Below are the instructors instructions, I will also upload the essay to be responded to as a source document
The Five Paragraph Close Reading Essay
The five paragraph Close Reading essay asks more of the student than a mere proof that they have moved their eyes over the text and can synopsize what has been written. It asks the student to engage with the author in one side of a dialogue whose subject is the writing in question. It asks the writer of the analysis to conceptually evaluate the likelihood of the text to succeed in its aim of achieving communication or supportable agreement with its audience. It considers the subject of the text, its aim/purpose, its intended audience, its perspective, and the method or methods the author uses to achieve sympathy with the writer/reader. Finally, it asks the writer of the Close Reading to evaluate the success or failure of the author to create community with its intended reader(s).
The five paragraph Close Reading essay presupposes that its readers (in this case, the class instructor) have already made themselves very familiar with the text being analyzed. This presupposition eliminates the need for anything but a very brief synopsis, or recounting, of the events or ideas contained within the reading in question. It assumes its reader already understands the subject, the tone, the aim, the method, and the audience. This is what makes the Close Reading essay different than the ?book report,? whose lowly aim is to prove that the writer has indeed read over the text. It asks its writer to take apart each element of the writing and examine it carefully, and to fully engage him or herself with the separate parts in a freestanding way with the object of the analysis. (Please note that it is NOT an invitation for you to discuss YOUR views of the topic discussed in the reading. It evaluates the author?s success or failure in his or her presentation of the subject). It is conceptually based in that it asks the student to reconstruct the text in an individualistic way, a way unique to the individual analyzing the text. It represents the best efforts of its student to communicate his or her considered response and reaction to the object being analyzed. It demonstrates that an aptitude for considered thought is being developed and, for this reason, it is hard work, but hard work that elevates the perception, critical faculties, and the problem solving abilities of the writer. This ability is universally applicable to tasks required of literate adults in a serious minded and serious hearted world.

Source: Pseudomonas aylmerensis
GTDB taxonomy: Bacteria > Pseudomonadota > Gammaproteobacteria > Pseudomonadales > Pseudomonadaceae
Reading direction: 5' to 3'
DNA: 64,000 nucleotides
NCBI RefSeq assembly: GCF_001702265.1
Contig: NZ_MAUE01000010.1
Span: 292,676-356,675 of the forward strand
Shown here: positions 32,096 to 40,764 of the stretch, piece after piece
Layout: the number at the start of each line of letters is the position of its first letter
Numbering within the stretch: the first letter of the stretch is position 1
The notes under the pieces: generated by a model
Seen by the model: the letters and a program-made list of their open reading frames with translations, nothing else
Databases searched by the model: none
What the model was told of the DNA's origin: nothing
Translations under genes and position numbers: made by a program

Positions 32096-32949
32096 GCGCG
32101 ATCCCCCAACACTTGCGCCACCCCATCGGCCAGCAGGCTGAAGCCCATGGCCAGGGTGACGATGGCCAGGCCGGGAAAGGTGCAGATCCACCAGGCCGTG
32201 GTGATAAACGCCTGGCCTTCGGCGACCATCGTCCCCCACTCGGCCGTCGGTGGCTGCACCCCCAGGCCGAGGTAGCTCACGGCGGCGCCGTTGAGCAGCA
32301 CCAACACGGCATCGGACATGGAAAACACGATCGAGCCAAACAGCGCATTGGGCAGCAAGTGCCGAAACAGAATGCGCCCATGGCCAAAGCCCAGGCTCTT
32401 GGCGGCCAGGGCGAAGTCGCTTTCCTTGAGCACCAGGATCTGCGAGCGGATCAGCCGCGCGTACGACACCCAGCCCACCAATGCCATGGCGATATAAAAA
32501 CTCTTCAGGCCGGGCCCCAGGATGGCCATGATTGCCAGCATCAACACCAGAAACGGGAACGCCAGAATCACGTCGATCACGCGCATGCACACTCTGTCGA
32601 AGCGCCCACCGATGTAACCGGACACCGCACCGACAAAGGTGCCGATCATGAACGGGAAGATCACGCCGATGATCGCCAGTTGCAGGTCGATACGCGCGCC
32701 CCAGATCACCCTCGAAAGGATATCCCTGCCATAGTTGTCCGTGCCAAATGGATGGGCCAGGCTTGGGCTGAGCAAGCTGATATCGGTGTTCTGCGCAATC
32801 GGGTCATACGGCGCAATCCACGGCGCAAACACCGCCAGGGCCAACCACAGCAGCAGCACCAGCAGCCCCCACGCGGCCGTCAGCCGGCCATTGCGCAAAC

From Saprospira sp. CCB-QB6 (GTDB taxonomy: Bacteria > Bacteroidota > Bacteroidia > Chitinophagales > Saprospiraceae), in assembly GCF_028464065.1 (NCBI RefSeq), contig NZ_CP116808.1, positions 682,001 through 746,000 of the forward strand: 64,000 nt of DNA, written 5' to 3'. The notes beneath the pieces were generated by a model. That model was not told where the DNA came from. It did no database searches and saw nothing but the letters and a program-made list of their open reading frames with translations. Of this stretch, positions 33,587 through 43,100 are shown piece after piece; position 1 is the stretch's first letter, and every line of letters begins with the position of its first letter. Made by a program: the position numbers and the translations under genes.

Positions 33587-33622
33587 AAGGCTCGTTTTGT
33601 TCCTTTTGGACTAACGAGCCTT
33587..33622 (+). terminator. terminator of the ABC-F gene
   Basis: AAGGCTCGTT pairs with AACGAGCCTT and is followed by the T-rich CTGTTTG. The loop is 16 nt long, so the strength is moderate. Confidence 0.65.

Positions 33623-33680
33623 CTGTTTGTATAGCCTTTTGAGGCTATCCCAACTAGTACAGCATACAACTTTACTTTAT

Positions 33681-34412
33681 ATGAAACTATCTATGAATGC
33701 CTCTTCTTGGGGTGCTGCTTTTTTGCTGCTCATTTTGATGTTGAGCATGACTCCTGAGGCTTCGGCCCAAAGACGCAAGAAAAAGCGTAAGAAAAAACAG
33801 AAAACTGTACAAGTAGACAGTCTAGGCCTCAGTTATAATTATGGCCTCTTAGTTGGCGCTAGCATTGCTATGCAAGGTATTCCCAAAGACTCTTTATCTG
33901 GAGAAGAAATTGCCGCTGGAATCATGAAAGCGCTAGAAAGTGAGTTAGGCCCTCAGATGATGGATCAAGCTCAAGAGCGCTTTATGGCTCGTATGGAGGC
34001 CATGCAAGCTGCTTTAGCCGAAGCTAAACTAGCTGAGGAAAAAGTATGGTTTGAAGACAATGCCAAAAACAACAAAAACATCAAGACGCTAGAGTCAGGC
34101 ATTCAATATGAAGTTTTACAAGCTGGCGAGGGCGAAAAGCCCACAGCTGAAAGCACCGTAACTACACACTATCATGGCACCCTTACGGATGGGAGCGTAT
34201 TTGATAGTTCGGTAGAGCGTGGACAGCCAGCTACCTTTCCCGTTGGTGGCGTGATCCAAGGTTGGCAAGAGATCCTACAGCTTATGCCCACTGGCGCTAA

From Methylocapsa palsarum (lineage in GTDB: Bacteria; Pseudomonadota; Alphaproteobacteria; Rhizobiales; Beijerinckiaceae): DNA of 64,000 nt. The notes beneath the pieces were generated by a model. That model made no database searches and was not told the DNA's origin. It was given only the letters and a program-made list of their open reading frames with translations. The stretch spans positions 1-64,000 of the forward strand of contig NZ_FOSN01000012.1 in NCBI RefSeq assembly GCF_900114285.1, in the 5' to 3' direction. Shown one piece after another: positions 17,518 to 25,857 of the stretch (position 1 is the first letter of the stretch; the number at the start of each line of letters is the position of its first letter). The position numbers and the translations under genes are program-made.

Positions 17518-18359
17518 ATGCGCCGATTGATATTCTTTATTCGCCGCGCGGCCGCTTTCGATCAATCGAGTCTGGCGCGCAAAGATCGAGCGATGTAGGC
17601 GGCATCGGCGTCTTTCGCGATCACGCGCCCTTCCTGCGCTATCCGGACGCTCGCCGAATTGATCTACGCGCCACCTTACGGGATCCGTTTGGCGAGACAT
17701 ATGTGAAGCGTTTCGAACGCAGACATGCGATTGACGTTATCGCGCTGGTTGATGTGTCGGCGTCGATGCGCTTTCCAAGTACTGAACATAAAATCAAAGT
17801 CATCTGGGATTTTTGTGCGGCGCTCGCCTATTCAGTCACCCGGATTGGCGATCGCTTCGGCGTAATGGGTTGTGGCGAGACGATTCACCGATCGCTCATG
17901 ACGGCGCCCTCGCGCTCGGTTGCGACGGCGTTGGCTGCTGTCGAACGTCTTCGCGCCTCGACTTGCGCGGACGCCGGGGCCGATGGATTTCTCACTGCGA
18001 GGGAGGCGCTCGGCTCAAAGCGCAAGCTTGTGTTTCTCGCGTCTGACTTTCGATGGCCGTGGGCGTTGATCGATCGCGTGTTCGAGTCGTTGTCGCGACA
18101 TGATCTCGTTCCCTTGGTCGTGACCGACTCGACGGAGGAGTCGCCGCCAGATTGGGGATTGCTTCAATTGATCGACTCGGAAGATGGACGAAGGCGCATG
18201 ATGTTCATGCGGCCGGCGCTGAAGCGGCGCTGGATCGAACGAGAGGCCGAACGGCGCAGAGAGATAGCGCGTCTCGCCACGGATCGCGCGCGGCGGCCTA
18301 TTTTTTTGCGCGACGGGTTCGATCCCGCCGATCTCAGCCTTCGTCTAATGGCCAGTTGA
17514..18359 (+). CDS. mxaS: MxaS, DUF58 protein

The Five Paragraph Close Reading Essay
Introductory Paragraph -- Locating information
Include author; date of composition; date of publication; discourse convention (narrative, chronology, process analysis, compare/contrast, analogy, etc.); aim/purpose (inform, define, persuade); target audience; support strategies; level of formality; tone; method of appeal; brief synopsis of main points; author?s thesis (direct or implied? Where?); Your thesis (your evaluation of author?s success or failure to gain sympathy with target audience and reason(s) for that evaluation (underline your thesis).
The following components act as suggestions only of the types of questions you should be asking?if a particular prompt does not apply, then ignore it.
Body Paragraph #1 -- Content. (What paragraph)
What is author saying or implying to audience in text? (Support by quoting or paraphrasing the text); Does author make more than one point? What and where are they? Is author?s aim/purpose informative, definition-based, persuasive, or a combination of these? What primary point or points does the author want the audience to understand and/or apply?
Body Paragraph #2 -- Method. (How paragraph)
What method(s) does the author use in essaying the primary point(s)? What level of diction is used? (academic, formal, conversational, informal, slang?) What tone is used (serious? humorous? ironic? calm? excited? hysterical? combinations of above?) What form does the author employ? (chronological? narrative? dramatic? monologic? enumerative? comparative? analogous? analysis? definitive? use of examples? (local? global? historical? contemporary? a combination of the above?)
What is the author?s primary method of appeal? (logical?, ethical?, emotional?) A combination of above? (cite, paraphrase, or quote text for support, keeping support brief by using ellipses or brackets. Use block quotation form only if necessary).
Body Paragraph #3 -- Evaluation. (How well paragraph)
Given target audience and aim, does author choose appropriate tone? What could have improved it and why? (Explain and support).